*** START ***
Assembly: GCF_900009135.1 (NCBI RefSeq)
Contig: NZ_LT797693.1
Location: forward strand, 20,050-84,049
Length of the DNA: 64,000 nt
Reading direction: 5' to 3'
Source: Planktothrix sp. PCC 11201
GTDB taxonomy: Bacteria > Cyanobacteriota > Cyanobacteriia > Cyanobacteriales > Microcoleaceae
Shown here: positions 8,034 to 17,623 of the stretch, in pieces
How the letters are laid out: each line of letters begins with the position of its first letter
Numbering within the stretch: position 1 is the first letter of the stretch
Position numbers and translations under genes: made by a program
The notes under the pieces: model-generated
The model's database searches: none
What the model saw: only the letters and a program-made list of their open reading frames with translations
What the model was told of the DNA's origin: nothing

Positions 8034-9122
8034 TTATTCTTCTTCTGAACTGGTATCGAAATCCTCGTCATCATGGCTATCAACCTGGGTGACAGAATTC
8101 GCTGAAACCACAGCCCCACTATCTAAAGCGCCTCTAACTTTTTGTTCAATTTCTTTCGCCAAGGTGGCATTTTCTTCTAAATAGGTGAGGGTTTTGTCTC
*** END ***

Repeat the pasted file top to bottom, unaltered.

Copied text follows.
Assembly: GCF_900009135.1 (NCBI RefSeq)
Contig: NZ_LT797693.1
Location: forward strand, 20,050-84,049
Length of the DNA: 64,000 nt
Reading direction: 5' to 3'
Source: Planktothrix sp. PCC 11201
GTDB taxonomy: Bacteria > Cyanobacteriota > Cyanobacteriia > Cyanobacteriales > Microcoleaceae
Shown here: positions 8,034 to 17,623 of the stretch, in pieces
How the letters are laid out: each line of letters begins with the position of its first letter
Numbering within the stretch: position 1 is the first letter of the stretch
Position numbers and translations under genes: made by a program
The notes under the pieces: model-generated
The model's database searches: none
What the model saw: only the letters and a program-made list of their open reading frames with translations
What the model was told of the DNA's origin: nothing

Positions 8034-9122
8034 TTATTCTTCTTCTGAACTGGTATCGAAATCCTCGTCATCATGGCTATCAACCTGGGTGACAGAATTC
8101 GCTGAAACCACAGCCCCACTATCTAAAGCGCCTCTAACTTTTTGTTCAATTTCTTTCGCCAAGGTGGCATTTTCTTCTAAATAGGTGAGGGTTTTGTCTC